Diffusion of surgical technology. An exploratory study.
The study presents an empirical analysis of the diffusion patterns of five surgical procedures. Roles of payer mix, regulatory policies, physician diffusion, competition among hospitals, and various hospital characteristics such as size and the spread of technologies are examined. The principal data base is a time series cross-section of 521 hospitals based on discharge abstracts sent to the Commission on Professional and Hospital Activities. Results on the whole are consistent with a framework used to study innovations in other contexts in which the decisions of whether to innovate and timing depend on anticipated streams of returns and cost. Innovation tends to be more likely to occur in markets in which the more generous payers predominate. But the marginal effects of payer mix are small compared to effects of location and hospital characteristics, such as size and teaching status. Hospital rate-setting sometimes retarded diffusion. Certificate of need programs did not.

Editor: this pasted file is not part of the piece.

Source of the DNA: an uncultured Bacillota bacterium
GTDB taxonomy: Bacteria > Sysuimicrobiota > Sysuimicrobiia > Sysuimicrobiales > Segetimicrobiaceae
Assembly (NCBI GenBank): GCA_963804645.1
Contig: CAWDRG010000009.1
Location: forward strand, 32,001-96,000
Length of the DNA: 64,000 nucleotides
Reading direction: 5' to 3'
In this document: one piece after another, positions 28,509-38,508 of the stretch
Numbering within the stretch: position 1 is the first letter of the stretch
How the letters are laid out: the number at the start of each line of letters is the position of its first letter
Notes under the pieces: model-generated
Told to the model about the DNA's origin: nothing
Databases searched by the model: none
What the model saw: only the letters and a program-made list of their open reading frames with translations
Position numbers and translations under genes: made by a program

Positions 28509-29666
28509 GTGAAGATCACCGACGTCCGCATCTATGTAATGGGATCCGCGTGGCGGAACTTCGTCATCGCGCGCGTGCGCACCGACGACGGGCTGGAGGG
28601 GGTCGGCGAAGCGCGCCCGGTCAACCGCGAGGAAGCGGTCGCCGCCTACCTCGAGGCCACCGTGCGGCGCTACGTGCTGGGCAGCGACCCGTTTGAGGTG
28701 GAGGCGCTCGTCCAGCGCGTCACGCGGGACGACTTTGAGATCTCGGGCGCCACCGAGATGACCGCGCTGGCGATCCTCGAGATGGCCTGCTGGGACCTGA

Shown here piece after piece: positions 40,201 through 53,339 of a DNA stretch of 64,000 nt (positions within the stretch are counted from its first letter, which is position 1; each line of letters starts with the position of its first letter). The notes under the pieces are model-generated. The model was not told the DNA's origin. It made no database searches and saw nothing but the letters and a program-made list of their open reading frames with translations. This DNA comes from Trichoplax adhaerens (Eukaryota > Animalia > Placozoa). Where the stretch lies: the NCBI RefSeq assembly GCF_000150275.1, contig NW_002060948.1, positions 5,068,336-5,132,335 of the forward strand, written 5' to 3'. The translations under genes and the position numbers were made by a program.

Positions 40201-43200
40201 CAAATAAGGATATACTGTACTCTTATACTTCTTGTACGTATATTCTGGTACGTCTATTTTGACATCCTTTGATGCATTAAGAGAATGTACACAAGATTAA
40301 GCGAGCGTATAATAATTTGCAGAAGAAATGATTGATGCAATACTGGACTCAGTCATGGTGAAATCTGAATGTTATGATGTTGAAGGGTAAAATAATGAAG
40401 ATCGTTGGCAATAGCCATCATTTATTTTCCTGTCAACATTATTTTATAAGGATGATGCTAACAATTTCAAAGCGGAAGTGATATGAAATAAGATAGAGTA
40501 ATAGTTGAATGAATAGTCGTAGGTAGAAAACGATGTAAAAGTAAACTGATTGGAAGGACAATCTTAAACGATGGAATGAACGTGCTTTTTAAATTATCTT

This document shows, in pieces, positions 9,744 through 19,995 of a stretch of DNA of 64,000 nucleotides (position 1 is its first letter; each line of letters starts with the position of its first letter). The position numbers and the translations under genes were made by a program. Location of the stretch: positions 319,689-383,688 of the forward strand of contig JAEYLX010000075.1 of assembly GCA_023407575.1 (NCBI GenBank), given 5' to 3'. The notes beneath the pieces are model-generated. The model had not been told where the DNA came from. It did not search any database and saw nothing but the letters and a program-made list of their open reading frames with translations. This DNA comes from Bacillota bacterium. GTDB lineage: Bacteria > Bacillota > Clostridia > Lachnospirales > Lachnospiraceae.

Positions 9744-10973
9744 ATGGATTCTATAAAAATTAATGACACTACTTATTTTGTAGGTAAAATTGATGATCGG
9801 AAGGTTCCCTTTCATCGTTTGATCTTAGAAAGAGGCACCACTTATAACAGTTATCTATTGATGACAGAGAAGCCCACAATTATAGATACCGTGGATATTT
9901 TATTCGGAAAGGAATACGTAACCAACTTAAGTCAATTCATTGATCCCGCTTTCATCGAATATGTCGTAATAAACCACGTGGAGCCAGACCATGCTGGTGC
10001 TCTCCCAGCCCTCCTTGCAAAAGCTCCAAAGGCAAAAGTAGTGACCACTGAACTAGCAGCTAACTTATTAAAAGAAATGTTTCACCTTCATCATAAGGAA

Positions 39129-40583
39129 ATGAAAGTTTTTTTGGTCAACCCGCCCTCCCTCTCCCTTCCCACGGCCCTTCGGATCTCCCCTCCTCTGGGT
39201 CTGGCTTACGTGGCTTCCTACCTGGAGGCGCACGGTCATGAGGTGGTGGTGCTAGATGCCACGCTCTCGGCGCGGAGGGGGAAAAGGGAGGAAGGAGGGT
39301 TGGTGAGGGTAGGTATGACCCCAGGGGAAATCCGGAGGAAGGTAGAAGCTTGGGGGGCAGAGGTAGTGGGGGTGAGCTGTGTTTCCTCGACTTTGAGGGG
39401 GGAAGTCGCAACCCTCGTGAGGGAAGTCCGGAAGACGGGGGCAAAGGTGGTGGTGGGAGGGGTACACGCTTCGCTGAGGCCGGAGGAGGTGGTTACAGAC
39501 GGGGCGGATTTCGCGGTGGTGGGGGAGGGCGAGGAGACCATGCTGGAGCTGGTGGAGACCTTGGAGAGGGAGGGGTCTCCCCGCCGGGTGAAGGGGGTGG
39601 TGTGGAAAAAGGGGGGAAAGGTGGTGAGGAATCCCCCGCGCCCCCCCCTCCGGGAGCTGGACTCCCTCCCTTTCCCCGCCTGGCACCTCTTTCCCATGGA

Sloan, FA; Valvona, J; Perrin, JM; Adamache, KW
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